It was July 4, 1935, in southwestern Missouri. The restaurant/nightclub my parents owned, called Half-A-Hill, was five miles south of Springfield, “the heart of the Ozarks.” Motorists heading toward
Branson, Mo., (in those days, it was a tiny center for recreational fishermen) would be attracted to stop at our inn. The log and stone exterior was appealing. Later, they would be glad they had stopped. My mother’s fried chicken dinners were legendary. Even Tom Mix, the famous movie cowboy, had once driven all the way here from Tulsa, just because he’d asked someone, “Where can I get a really good fried chicken dinner?”
The setting for Half-A-Hill was a small valley between a steep hillside and a slight rise to the east, topped by the Parsons’ farm. In between these elevations there was a pasture where the Wilhoits’ cattle sometimes grazed. A graveled road, which is now called Battlefield Road, separated Half-A-Hill from the pasture. From high above it soared the songs of meadow larks. They were the first sounds I heard each summer morning. Beyond our 100-feet long dance hall was a dense cluster of deciduous trees that partly concealed a curve in the highway that led to Sequiota State Fish Hatchery.
I remember how intensely hot it always was on the Fourth of July. Almost the only air-conditioned buildings in Springfield were the movie theaters and a few hotels. Half-A-Hill only had ceiling and oscillating floor fans in the fountain room, dining room and dance floor. All the windows were kept open to catch the least bit of a breeze. Years later, my mother had nightmares about thunderstorms that suddenly exploded during the night when all the window were open. The torrent of rain that poured in was about to ruin the precious wood floor of the dance pavilion and inundate the tables in the dining room.
In July, there were always sticky fly traps on the front porch of the “Hill,” as it became nicknamed over the years by our customers. Long strips coated with a glue-like substance hung down from the ceiling with dead flies stuck to them. They looked revolting. The alternative fly traps were the squares of gray, treated paper that my father placed in saucers of water, mostly on the floor of the fountain room. The sound of fans and the rusty hinge creaking of a screen door swinging open, then closing were all a part of my 1935 July Fourth.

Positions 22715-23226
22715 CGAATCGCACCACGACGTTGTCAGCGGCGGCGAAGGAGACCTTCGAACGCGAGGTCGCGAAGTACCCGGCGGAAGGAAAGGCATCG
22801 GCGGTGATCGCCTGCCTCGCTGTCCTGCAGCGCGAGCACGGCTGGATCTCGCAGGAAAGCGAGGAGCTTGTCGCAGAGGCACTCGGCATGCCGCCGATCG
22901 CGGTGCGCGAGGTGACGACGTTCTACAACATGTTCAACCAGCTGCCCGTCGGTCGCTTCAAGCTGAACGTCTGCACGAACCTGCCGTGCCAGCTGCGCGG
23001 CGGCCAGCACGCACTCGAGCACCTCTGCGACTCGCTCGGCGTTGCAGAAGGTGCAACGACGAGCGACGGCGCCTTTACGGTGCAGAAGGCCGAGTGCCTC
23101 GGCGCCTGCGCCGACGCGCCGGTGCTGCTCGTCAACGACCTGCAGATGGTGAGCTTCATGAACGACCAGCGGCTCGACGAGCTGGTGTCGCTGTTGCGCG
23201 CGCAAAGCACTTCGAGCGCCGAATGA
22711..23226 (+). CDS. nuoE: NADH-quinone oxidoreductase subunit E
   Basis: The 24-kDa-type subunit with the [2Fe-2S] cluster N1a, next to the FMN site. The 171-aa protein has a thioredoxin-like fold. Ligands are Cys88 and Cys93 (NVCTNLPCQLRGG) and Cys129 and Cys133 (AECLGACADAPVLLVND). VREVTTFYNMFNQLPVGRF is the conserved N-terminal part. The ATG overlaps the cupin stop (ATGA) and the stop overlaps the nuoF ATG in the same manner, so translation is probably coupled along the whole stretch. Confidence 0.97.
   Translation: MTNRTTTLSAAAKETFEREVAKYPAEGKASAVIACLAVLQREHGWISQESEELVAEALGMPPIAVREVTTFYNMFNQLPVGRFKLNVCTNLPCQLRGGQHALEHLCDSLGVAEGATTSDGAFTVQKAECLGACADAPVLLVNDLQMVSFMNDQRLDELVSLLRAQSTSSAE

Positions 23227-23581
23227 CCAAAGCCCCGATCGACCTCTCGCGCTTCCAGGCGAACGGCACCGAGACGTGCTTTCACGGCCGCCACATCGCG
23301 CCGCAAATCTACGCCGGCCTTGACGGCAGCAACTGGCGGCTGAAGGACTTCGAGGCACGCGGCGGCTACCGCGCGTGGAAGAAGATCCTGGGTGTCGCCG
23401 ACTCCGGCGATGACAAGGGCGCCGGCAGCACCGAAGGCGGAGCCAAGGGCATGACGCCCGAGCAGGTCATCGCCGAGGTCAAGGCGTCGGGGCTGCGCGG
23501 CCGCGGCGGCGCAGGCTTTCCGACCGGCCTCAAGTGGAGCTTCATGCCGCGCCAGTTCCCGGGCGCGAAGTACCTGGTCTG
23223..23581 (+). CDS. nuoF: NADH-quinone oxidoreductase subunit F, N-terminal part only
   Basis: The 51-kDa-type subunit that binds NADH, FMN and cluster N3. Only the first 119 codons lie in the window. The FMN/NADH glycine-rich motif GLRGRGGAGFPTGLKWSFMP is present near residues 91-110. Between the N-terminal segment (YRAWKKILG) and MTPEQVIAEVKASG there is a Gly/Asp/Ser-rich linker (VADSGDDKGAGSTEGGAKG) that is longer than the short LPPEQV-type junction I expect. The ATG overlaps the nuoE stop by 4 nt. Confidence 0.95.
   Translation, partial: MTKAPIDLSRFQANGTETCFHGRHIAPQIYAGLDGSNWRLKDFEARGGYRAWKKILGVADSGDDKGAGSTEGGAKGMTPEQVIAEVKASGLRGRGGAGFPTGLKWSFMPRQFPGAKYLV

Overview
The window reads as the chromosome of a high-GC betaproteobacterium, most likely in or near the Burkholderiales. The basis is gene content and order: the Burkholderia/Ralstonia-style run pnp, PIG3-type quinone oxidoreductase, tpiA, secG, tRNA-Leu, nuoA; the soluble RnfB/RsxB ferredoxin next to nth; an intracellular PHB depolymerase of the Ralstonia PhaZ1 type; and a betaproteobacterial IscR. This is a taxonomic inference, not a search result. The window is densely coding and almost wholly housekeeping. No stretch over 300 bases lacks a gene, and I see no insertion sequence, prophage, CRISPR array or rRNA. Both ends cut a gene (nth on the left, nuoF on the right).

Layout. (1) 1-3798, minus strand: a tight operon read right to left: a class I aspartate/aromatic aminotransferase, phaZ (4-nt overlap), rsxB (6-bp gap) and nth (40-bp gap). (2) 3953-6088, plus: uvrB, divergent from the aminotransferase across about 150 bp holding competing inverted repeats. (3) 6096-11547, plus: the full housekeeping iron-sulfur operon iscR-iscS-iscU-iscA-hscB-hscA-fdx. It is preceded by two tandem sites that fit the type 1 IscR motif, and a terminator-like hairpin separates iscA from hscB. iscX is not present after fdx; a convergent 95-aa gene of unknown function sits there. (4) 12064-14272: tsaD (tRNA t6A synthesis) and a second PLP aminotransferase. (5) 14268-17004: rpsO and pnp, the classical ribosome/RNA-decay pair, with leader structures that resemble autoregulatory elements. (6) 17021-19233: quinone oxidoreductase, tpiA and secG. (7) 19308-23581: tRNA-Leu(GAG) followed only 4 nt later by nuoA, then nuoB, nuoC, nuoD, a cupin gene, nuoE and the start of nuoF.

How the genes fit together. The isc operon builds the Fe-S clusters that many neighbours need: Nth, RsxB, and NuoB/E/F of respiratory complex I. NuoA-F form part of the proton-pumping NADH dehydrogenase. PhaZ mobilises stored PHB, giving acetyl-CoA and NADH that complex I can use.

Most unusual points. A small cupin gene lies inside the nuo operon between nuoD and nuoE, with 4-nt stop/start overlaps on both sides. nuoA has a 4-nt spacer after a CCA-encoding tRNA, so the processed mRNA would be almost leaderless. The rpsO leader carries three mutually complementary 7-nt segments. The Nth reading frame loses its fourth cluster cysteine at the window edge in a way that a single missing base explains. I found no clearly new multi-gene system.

Once that day, some ornery kid from a rumble seat in a roadster tossed out a lighted cherry bomb as he approached Half-A-Hill. The noise was so loud, it rattled our windows. Then the driver sped away to avoid having his license number recorded by my father. There were other, milder incidents involving firecrackers that day, but that was to be expected on Independence Day.
If Springfield had a big parade on this holiday, I’m not aware of it. Days before the holiday, fireworks stands were erected on major thoroughfares throughout the city. Every family had its own stash of Roman candles, sparklers, skyrockets, pinwheels and the innocuous “snakes” I loved best. Lady crackers were great favorites of mine, too, because they only made a series of mild little “pops” when I lit a string of them.
My father used to tell me about the times the circus came to town when he was young in the 1880s. He described the games his friends and he played in a vacant lot on the north side of Springfield. They made a rope swing and invented playground equipment a much later generation would take for granted.
The boy side of him emerged on the Fourth of July. He loved to buy a huge array of fireworks and lug them over to the hillside opposite Half-A-Hill. Before dark he lit a stick of punk, and I could ignite those dark gray bits and be enthralled as a twisted, cylinder of ash emerged slowly and kept twisting and turning, back and forth, like a real snake before it strikes. Delightfully creepy!
My entire family gathered at twilight on the hillside. The help stood on the porch across the highway to watch my father’s fireworks show and to be available to take care of customers. To kill time before darkness arrived, we young ones ran around in our bare feet through the cool, damp grass. We carried lighted sparklers, sometimes bending them to make handles so that we could twirl them around to form circles of silver sparks. Our mothers invariably cautioned us not to drop the sparklers on our bare feet.
My father nailed pinwheels to twin trees with a short wooden bench between them. He built a trough for skyrockets. Finally, it was dark enough, he decreed, to begin the main event. One of us lit the pinwheels. My father warned each of us to be careful to aim a Roman candle toward the pasture and not Half-A-Hill. The live-in waitresses, maybe Ethel or Orla at that time, oohed.